Cancer deaths in the US are down 20% since they peaked in 1991, a new American Cancer Association study reports.
That’s very good news, no matter how you assess the data. But it raises a question: how did this improvement happen? Are we developing cancer less frequently? Are new treatments better at beating it into remission? Or, are we surviving with it longer, managing it as a chronic disease?
Trick question – the answer is all three, and the third option stands to greatly alter the landscape of aging in the US and elsewhere.
First, yes, incidences are down for most common cancers, especially lung cancer. And although some improvements can be explained by changing behaviors (fewer people smoke), much of the overall decline in the cancer death rate, including that of colorectal, breast and prostate cancers, is due to improvements in detection and treatment.
But although fewer people are dying of cancer, that doesn’t mean they’ve all been “cured.” Some types of cancer are becoming more like manageable, chronic conditions that doctors and patients keep at bay for years, even decades. That is, for an increasing number of people, cancer is becoming something less to die of than to live with.
Cancer, of course, isn’t the only chronic condition that tends to appear with age – other common culprits include heart disease and diabetes. And although life expectancies are on the rise, conditions like these change the equation: we’re not only living longer, but also living sicker.
For the economy as a whole, managing widespread, long-term sickness isn’t going to be cheap, regardless of whether government or individuals pay for it, although any innovation that allows workers with chronic issues to remain productive will be a mitigating factor. (Additionally, some companies will benefit. You may see dialysis centers and other, new types of chronic condition management and wellness-related businesses pop up around town, and not only in traditional medical centers, but next door to Starbucks and the gym.)
But paying for long-term treatment of older adults is only one of two huge challenges raised by the ACA study. The second, counter-intuitively, is all the people who are dying before they even reach old age.
Even though cancer deaths have decreased on average since 1991, not all ethnic and socioeconomic groups have benefited equally. In a particularly distressing case, African-American males are 33 percent more likely to die of cancer than white males; African-American females are 16 percent more likely to die. In an example that includes all causes of death, the life expectancy for white people without a high school diploma has actually shrunk since 1990.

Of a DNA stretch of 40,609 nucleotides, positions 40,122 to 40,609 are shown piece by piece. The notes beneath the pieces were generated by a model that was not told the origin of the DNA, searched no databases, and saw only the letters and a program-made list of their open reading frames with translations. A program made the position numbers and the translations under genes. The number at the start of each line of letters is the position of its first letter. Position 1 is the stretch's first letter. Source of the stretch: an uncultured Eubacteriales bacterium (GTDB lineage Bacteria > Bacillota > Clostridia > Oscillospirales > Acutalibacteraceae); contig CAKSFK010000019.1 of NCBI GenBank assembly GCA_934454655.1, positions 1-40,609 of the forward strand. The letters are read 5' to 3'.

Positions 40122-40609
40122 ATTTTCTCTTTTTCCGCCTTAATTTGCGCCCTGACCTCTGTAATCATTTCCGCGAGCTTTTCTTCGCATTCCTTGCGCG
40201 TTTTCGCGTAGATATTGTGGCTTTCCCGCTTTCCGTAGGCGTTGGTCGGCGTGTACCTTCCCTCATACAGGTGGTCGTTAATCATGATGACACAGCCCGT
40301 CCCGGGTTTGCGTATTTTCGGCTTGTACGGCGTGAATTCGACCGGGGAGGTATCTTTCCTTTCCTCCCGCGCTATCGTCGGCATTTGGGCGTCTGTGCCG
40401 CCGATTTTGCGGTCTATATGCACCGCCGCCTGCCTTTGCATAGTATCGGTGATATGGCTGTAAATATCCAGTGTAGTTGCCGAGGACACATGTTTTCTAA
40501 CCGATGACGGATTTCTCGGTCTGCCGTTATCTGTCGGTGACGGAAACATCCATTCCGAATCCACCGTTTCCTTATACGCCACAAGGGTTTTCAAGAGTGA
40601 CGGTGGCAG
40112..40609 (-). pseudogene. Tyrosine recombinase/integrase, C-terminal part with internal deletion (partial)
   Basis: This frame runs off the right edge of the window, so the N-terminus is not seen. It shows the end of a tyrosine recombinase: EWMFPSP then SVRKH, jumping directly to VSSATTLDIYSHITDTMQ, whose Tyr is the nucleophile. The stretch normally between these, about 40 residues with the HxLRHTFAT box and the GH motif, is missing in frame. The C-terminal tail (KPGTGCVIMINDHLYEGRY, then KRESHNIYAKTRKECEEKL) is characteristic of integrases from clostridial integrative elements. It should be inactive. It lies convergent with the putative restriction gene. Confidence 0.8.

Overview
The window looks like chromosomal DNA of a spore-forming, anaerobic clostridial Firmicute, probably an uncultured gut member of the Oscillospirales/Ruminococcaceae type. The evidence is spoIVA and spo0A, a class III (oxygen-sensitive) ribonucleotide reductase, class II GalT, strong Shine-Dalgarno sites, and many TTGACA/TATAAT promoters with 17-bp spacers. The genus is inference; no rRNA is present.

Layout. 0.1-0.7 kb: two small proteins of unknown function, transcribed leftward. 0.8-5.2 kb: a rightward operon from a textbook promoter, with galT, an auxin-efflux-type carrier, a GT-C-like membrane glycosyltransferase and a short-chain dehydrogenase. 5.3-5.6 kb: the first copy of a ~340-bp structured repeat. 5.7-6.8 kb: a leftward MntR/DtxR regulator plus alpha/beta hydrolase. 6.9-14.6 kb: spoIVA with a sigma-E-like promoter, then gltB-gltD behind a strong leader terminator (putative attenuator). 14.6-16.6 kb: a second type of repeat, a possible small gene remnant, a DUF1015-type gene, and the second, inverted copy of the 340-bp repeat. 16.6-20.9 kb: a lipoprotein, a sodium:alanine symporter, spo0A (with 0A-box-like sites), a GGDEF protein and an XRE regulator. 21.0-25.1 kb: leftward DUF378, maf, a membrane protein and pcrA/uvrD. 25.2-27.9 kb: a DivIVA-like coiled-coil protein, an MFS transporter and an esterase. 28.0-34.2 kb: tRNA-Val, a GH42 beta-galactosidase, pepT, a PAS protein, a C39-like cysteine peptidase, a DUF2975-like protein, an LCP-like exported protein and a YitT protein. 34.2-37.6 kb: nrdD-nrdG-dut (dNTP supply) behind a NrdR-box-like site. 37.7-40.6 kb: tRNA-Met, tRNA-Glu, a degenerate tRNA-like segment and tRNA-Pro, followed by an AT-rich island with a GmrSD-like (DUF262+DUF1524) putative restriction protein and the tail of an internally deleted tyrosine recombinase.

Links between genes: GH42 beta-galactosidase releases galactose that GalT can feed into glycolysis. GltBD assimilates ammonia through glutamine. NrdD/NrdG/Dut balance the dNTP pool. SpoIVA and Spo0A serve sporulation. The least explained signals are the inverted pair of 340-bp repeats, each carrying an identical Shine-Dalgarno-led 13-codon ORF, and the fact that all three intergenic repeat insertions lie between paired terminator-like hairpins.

A number of factors contribute to the relatively low life expectancies of some groups: poor individuals are less likely to receive medical treatment, for instance, affordability, discrimination and geography can also lead to lower levels of care. Meanwhile, diet and even genetic factors can play a role in causing one group to be especially prone to certain diseases.
That’s not to take away from the good news, however: life expectancy on the whole continues to rise, and the declining cancer death rate is tied to that success. “We truly are creating more birthdays,” said John R. Seffrin, Ph.D., chief executive officer of the American Cancer Society, in a press release.
If we’re going to take an age-positive view of the future, in which each added birthday is, first and foremost, considered a good thing, then we need to act to make those added years better and more productive. One way is by coming up with new innovations to manage and eventually, I hope, prevent debilitating disease. The other is to share those extra years throughout society: by making effective medicine available to all, for instance, and, more importantly, by providing people early in life with the factors that seem to make a difference in longevity – such as a high school education.
MIT AgeLab's Lucas Yoquinto contributed to this article.
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